The prospective multicenter phase II FLUMIZ-trial aimed to assess the efficacy and safety of fludarabine and mitoxantrone plus 90Y-IT in untreated patiens with follicular NHL.30 61 patients with stage III or IV, grade 1–2 untreated follicular NHL were enrolled and treated with oral fludarabine and mitoxantrone for six cycles. Patients with at least a partial response (PR), platelet counts >100,000/μL, neutrophile counts >1500/μL and less then 25% infiltration of bone marrow were deemed eligible for consolidation therapy with single dose 90Y-IT, according to usual application recommendations. Treatment was administered on an outpatient-basis 6 to 10 weeks after the last cycle of chemotherapy. After 6 cycles of chemotherapy the ORR was 98% (43 of 61 patients had CR and 17 of 61 patients had PR). 57 of 61 patients went on to receive RIT. Of the 14 patient in this cohort who had PR after initial chemotherapy, 12 obtained CR after 90Y-IT. By the end of entire treatment 55 of 57 patients achieved CR. 90Y-IT also seemed capable of improving the rate of molecular complete remissions, as determined by monitoring the Bcl2-IgH rearrangement. With a median follow up of 30 months estimated 3-year PFS is 76% and estimated 3-year OS is 100%. The chemotherapy regime was well tolerated and reversible hematological toxicity was the most common AE. AEs after 90Y-IT were also mainly hematological and transient. 21 of 57 patient required transfusion of either red blood cell or platelets or both. Patients with relapsed disease underwent second-line treatment (R-CHOP) with good hematological tolerance. All these patients completed 6 cycles of second-line therapy.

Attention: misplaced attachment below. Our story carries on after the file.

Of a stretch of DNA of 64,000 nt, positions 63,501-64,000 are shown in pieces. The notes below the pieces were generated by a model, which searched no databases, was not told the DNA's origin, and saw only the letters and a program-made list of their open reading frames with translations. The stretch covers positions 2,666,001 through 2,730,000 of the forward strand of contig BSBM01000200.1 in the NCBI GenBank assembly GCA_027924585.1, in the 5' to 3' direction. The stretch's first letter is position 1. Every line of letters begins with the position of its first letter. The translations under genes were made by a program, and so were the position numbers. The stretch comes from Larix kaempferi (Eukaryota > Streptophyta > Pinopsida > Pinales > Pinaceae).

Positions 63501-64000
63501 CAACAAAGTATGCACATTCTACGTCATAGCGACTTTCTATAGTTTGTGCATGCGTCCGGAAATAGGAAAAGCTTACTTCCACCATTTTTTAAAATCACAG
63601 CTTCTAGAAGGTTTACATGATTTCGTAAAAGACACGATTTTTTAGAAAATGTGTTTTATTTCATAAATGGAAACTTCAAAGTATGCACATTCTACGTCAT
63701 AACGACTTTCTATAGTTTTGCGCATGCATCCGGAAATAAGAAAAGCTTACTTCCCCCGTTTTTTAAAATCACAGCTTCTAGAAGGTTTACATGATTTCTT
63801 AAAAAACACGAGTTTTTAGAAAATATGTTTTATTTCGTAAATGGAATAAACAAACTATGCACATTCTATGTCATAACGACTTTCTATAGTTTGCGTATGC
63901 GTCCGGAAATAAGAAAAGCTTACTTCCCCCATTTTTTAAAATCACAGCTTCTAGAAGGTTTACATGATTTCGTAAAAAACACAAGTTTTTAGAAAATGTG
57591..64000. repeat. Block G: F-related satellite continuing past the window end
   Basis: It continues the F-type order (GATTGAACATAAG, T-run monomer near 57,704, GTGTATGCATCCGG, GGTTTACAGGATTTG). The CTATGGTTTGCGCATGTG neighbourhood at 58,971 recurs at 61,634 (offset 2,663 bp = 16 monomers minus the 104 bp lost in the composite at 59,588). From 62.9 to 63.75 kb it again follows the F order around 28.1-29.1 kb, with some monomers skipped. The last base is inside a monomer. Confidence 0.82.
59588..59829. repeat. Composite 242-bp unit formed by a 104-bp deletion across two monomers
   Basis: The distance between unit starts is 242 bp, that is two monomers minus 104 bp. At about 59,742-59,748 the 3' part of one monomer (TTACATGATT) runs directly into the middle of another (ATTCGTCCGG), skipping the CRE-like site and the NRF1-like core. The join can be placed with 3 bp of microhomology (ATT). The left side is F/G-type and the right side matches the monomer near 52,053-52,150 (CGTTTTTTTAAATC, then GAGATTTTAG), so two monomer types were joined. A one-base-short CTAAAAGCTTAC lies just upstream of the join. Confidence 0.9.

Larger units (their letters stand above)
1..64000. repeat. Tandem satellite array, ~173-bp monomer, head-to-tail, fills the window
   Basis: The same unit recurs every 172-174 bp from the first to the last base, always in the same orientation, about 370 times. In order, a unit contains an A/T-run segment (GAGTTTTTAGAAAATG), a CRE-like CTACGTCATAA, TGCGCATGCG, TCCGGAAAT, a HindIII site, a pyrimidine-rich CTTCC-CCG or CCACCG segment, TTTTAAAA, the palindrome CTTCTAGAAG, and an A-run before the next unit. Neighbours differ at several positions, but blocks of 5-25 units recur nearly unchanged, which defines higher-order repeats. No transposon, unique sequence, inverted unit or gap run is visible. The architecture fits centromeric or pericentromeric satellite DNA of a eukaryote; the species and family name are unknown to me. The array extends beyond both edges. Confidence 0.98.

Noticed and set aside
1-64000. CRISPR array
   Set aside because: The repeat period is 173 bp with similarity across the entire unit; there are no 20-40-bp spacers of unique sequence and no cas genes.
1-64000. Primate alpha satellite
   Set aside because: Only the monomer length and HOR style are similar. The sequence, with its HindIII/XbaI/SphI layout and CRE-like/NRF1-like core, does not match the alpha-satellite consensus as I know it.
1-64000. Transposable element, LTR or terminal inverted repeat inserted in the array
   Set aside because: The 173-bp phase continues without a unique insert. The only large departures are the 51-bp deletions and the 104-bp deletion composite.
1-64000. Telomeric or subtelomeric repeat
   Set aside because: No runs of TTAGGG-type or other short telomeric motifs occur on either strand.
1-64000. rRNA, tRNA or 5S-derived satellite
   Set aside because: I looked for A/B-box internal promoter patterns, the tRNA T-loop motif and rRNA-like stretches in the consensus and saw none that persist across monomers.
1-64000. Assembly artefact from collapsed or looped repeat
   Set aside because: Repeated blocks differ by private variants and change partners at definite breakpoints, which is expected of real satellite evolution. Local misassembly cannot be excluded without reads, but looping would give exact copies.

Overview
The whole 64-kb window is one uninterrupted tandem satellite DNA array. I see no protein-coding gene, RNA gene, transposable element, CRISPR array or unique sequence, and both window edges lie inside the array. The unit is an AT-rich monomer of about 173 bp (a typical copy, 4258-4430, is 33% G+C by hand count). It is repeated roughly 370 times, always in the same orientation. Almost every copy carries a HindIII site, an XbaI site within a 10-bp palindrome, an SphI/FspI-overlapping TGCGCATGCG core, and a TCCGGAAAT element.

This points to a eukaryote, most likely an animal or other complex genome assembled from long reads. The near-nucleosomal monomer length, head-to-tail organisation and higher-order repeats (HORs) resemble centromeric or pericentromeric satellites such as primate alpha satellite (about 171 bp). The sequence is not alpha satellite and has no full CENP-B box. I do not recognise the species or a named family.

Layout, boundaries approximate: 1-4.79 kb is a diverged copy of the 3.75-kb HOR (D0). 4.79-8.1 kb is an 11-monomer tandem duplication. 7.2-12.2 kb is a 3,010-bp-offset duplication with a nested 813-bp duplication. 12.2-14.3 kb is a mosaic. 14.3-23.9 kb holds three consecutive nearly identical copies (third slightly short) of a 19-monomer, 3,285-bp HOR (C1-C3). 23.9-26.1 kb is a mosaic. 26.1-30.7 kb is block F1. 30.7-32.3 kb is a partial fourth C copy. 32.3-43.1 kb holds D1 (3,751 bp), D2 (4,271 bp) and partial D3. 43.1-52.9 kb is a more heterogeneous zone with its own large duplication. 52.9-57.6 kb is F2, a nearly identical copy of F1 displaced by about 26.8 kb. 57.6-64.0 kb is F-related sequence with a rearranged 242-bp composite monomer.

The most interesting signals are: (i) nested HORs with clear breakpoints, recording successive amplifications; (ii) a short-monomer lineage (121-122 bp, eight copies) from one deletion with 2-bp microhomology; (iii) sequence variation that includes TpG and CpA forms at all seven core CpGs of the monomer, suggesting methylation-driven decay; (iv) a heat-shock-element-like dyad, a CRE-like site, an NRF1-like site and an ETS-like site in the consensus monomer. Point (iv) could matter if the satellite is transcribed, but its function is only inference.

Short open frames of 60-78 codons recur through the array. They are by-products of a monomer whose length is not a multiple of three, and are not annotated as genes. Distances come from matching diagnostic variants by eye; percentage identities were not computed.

An international, randomized controlled phase III trial (First-Line Indolent Trial, FIT) evaluated the safety and efficacy of consolidation therapy with a single dose of 90Y-IT in patients who achieved a PR or better with first-line induction therapy. A total of 414 patients with FL stage III or IV, grade 1–2 were enrolled31 and primary endpoint was PFS. Patients who achieved CR, CRu or PR after first-line induction with variable regimens were randomly assigned to receive either 90Y-IT (208 patients) or no further therapy (control, 206 patients). The most common AEs with 90Y-IT were hematological toxicities, which were predictable and manageable. Although infectious events were more common in the 90Y-IT group, grade 4 infections were rare and only 7.4% of patients required hospitalization for infections in the RIT arm. After a median observation period of 3.5 years the median PFS time was significantly higher in the 90Y-IT arm with 36.5 months vs 13.3 months in the control arm (P < 0.0001). A benefit was seen both for patients in PR after induction treatment as well as for patients in CR after induction treatment. The final CR/CRu rate was 87.4% after consolidation with 90Y-IT compared with 53.3% in the control arm. After consolidation with 90Y-IT, 78 of 101 patients (77%) with a PR after induction therapy converted to CR/CRu. A higher PR-CR conversion rate was noted with 90Y-IT consolidation as compared to the control arm in nearly all subgroups categorized by type of induction treatment. Only for the small subgroup of patients receiving rituximab-containing induction regimens (15% of the total study population) this difference was not statistically significant. This might be due to the low number of patients in this subgroup and the even lower number of patients only achieving PR after rituximab-containing induction treatment. Also PFS was not significantly different between the treatment arms in this subgroup, and median PFS times have not been reached in either arm at the time of analysis. Thus, while providing clear evidence for a beneficial effect of 90Y-IT consolidation after chemotherapy-only induction treatment, this study leaves the question unanswered if a similar benefit is achieved with RIT after a full course of R-chemotherapy induction.